I’ve always enjoyed Heroku but there are plenty of reasons both monetary and practical not to use it. I always liked the deployment method through Git though.
I found the installation rather tedious and as this was a hackathon I decided to create something simpler.
Dokkufy is a Ruby gem that makes it super simple to set up your own mini-Heroku on your own server.
Simply install with a swift
gem install dokkufy and you’re ready to “dokkufy” both your server and your app.
Part 1: Dokkufying your server
Dokku only works with Ubuntu 12.04 and 14.04 server, so go get one of those images and boot up a server.
Then on your local machine run:
1 2 3 4 5 dokkufy server > Server hostname or IP: ppd.io > Username on server: cbetta > Desired root domain (e.g. example.com): ppd.io > ...
As you can see this will ask you for a few details: server name or IP, username, and the eventual server domain to run all apps under. After a few minutes, depending on your broadband speeds, you will have a Dokku server ready do go.
Open up your server’s domain or IP in a browser and voila!
Part 2a: Dokkufying your app
Now that we have a Dokku server ready to go it’s time to prepare your app.
I used the Heroku Node JS sample app for my example.
1 2 3 4 5 6 7 8 cd node-js-sample dokkufy app > Server hostname or IP: ppd.io > Dokku username on server [dokku]: > Using email@example.com:node-js-sample > Setting git remote > Writing .dokkurc > You can now push your app using `git push dokku master`
As you can see this simply asks for the details of your server and then adds a Git remote and writes a
.dokkurc file to your app.
Now do a
git push dokku master and you will see your app deployed.
1 2 3 4 5 6 7 8 9 10 11 12 13 14 15 16 17 18 19 20 21 22 23 24 25 26 27 28 29 30 31 32 git push dokku master > Counting objects: 4, done. > Delta compression using up to 8 threads. > Compressing objects: 100% (2/2), done. > Writing objects: 100% (3/3), 307 bytes | 0 bytes/s, done. > Total 3 (delta 1), reused 0 (delta 0) > -----> Cleaning up ... > remote: Cloning into '/tmp/tmp.mTjJcRME5f'... > -----> Building node-js-sample ... > remote: done. > remote: HEAD is now at 961aa4a... Adds dokkurc file > Node.js app detected > -----> Requested node range: 0.10.x > -----> Resolved node version: 0.10.30 > -----> Downloading and installing node > -----> Restoring node_modules directory from cache > -----> Pruning cached dependencies not specified in package.json > -----> Writing a custom .npmrc to circumvent npm bugs > -----> Installing dependencies > -----> Caching node_modules directory for future builds > -----> Cleaning up node-gyp and npm artifacts > -----> No Procfile found; Adding npm start to new Procfile > -----> Building runtime environment > -----> Discovering process types > Procfile declares types -> web > -----> Releasing node-js-sample ... > -----> Deploying node-js-sample ... > =====> Application deployed: > http://node-js-sample.ppd.io > > To firstname.lastname@example.org:node-js-sample > 97a7c5c..961aa4a master -> master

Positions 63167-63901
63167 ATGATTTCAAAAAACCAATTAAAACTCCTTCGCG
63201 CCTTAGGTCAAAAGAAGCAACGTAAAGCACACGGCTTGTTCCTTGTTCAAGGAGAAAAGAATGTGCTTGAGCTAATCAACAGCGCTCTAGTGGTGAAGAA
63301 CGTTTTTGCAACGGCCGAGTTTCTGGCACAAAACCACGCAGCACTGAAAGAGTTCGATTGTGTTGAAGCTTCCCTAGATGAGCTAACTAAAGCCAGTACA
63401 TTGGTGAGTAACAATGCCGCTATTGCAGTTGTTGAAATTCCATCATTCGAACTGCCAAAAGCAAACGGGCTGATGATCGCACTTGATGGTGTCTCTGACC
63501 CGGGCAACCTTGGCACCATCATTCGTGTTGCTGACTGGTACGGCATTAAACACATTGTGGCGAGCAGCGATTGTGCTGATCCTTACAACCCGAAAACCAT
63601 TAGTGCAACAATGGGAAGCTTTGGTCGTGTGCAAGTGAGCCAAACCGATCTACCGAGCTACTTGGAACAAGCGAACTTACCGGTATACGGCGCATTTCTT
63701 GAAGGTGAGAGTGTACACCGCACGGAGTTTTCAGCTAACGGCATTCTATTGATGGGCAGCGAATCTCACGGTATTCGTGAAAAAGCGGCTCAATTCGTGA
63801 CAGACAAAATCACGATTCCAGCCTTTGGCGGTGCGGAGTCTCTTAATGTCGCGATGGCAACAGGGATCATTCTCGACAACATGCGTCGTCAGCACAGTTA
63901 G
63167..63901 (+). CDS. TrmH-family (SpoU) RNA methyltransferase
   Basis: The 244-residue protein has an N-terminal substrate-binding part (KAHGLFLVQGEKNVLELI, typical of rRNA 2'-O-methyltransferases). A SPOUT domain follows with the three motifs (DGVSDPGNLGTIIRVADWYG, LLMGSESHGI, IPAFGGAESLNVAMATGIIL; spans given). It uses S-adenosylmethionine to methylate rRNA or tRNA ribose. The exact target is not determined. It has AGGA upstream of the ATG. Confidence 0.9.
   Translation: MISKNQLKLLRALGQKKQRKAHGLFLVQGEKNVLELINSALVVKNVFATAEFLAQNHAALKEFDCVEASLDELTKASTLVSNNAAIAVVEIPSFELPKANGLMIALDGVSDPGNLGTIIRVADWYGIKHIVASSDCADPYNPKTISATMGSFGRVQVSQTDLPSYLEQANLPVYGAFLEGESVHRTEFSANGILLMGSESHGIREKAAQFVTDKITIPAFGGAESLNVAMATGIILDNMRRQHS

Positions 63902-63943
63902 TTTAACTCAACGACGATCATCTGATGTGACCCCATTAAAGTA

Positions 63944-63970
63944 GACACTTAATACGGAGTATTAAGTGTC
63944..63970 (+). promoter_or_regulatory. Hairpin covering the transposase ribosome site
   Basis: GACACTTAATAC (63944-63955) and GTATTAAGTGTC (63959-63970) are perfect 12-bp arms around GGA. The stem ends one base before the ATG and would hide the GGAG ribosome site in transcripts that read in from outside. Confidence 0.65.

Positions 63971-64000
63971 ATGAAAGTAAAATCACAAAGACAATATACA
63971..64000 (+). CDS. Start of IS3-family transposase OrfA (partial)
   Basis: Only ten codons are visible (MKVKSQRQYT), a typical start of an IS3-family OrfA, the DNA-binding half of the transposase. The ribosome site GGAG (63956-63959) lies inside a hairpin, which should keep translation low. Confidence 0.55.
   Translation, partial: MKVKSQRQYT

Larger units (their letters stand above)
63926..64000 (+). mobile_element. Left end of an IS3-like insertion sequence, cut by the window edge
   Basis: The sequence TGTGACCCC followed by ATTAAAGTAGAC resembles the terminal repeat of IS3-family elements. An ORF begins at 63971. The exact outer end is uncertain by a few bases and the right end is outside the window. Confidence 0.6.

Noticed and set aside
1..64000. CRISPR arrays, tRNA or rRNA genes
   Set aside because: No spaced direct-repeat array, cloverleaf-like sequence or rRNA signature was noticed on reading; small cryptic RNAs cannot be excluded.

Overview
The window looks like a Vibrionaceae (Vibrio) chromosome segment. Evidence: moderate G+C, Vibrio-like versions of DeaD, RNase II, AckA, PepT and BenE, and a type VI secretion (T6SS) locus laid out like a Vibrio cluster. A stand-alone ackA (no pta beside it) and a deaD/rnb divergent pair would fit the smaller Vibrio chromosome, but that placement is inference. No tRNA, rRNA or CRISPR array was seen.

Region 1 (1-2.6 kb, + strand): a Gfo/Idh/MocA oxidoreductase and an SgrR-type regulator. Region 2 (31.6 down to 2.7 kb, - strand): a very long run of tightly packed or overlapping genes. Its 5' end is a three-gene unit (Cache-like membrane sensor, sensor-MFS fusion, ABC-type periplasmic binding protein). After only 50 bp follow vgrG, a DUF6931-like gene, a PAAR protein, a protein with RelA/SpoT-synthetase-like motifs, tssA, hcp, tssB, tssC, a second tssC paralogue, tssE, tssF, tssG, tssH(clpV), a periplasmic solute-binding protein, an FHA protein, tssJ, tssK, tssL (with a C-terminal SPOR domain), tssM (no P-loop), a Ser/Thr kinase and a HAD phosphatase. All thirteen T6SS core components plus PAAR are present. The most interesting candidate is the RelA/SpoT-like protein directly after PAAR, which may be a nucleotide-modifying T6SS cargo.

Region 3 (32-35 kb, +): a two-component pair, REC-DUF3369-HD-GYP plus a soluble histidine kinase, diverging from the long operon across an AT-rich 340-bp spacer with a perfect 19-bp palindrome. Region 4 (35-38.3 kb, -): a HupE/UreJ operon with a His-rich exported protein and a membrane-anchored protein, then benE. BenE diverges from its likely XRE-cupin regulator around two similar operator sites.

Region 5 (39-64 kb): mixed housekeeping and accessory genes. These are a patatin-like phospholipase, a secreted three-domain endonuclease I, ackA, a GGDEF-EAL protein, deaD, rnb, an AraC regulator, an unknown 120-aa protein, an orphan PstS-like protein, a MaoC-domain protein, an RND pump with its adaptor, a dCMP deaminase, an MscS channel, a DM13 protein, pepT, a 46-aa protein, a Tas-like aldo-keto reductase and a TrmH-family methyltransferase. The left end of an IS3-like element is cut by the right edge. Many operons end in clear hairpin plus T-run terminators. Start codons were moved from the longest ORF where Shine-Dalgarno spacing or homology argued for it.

Dokku will automatically create your project for you on first push and deploy your app to a subdomain of your chosen domain. In this case we deployed our app to http://node-js-sample.ppd.io.
Part 2b: Controlling Dokku
When you install Dokku on your server it gives you some handy commands. Sadly to run those from your local machine you need to perform some ssh-fu.
So to make this easier Dokkufy also comes with a local
dokku command. You can use this command in any dokkufied app that has a
.dokkurc file. It will automatically use that file to infer the remote server details and your app name.
1 2 3 4 5 6 7 8 9 10 11 12 13 14 15 dokku help > backup:export [file] Export dokku configuration files > backup:import [file] Import dokku configuration files > config display the config vars for an app > config:get KEY display a config value for an app > config:set KEY1=VALUE1 [KEY2=VALUE2 ...] set one or more config vars > config:unset KEY1 [KEY2 ...] unset one or more config vars > delete Delete an application > help Print the list of commands > logs [-t] Show the last logs for an application (-t follows) > plugins-install Install active plugins > plugins Print active plugins > run <cmd> Run a command in the environment of an application > url Show the URL for an application > version Print dokku's version
Some final notes
That’s it for Dokkufy. I recommend running
dokkufy help to see how you can explore and install plugins to install things like Postgres, Redis, and other features on your machine.